Ten steps to financial freedom: Get control of your money

Get Control Of Your Money

Graph showing a bad balance of Earnings & Spending

Getting control of your money is about spending less than you earn and using the difference to fund savings and investments to get the miracle of compound interest working for you.

You should aim to spend less than you earn each and every month. If you already do this, you're well on your way to gaining control of your money - you just need to get the money you're not spending to start earning interest. Do this by paying yourself first: set up a direct debit into a savings account just after pay day and put that money to work right away so you don't get tempted to spend it elsewhere.

If you don't spend less than you earn, don't worry. Most of us need a little help getting control of our money. In fact, those of us who barely make it from one pay day to the next need to start with basics: budgeting.

Budgeting - the key to a healthy bank balance

Budgeting is neither as scary nor onerous as it sounds. To start, make a list of your regular bills and how much they cost you each month. This should give you a good idea of your main areas of expenditure. If you're not sure where your money's going, keep a spending diary: for one month, make a note of everything you spend, even if it's 40p for a chocolate bar. At the end of the month, tot it all up to see how much you spend and where you spend it.

Once you know your outgoings, it's time to start trimming them. Often there's no need to cut back on the things you enjoy, but rather to get better value for money for the stuff you have to get anyway. If you're spending far in excess of your income, you will need to take more drastic steps, but for most of people, a trim should do it.

Trimming the fat - the same products for less money

Start trimming your outgoings by reducing one major bill each month, prioritising the bills you pay on a regular basis, as with these, one phone call could lead to sustained savings. Most people can save hundreds of pounds, if not more, just by making a couple of switches. You shouldn't have to look too hard, either...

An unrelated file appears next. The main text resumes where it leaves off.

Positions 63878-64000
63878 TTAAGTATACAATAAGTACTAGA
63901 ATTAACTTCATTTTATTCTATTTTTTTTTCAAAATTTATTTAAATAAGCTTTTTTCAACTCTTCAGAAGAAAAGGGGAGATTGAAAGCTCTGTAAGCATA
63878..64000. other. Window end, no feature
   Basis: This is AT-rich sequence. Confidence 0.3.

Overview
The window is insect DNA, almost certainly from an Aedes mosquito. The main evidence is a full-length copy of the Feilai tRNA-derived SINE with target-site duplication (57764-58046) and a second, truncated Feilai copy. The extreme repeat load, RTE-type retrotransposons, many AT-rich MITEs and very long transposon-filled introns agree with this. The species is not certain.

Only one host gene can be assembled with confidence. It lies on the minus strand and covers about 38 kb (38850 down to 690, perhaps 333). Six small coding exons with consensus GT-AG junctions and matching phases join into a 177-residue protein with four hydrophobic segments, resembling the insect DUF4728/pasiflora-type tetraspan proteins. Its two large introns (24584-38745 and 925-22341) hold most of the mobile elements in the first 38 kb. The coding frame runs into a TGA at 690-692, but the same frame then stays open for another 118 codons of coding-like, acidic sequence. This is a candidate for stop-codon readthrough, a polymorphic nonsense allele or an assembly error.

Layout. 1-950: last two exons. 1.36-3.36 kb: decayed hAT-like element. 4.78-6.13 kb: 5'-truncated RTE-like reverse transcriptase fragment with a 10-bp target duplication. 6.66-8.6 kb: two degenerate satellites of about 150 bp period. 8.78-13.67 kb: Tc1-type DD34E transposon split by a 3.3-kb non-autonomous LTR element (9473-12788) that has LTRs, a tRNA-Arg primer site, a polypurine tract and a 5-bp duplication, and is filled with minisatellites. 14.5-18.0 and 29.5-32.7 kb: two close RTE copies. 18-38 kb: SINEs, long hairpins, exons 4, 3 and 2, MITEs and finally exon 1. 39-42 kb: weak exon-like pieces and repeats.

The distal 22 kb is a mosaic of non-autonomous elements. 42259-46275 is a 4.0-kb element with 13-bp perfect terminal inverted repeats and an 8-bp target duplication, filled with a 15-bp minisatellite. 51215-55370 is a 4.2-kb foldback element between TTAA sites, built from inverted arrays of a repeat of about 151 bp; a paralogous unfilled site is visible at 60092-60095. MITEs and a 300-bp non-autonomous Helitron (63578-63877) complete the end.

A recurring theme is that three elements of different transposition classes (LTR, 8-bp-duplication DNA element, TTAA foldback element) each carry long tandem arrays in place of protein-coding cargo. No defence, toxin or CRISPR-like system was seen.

• Financial products
    Changing your mortgage, savings account or credit card is often one of the easiest ways to generate some surplus cash.
  • Energy
    One of the biggest expenses most of us have, after rent or a mortgage, is energy bills. You can usually get a better deal by switching energy providers - just shop around online.
  • Getting around
    If you're a driver, you can probably save a packet on car insurance by switching to a cheaper provider - just compare online. Women drivers and drivers with clean records can stand to save the most here. Comparing online will also yield savings on journeys by rail and coach.
  • Getting away
    Fancy a break? However and wherever you're making tracks, you can save at least the price of a meal by shopping around before you buy. With dozens of online resources dedicated to finding the cheapest fare, accommodation, excursions, and breaks, there's just no excuse for paying too much for your holiday fun.

A final note on getting control of your money

Getting control and keeping control are different things, and there's no guarantee you won't fall off the straight and narrow at least once. When this happens, just take stock of why you fell - so you can learn from your tumble - and calmly and proudly climb back on the horse.

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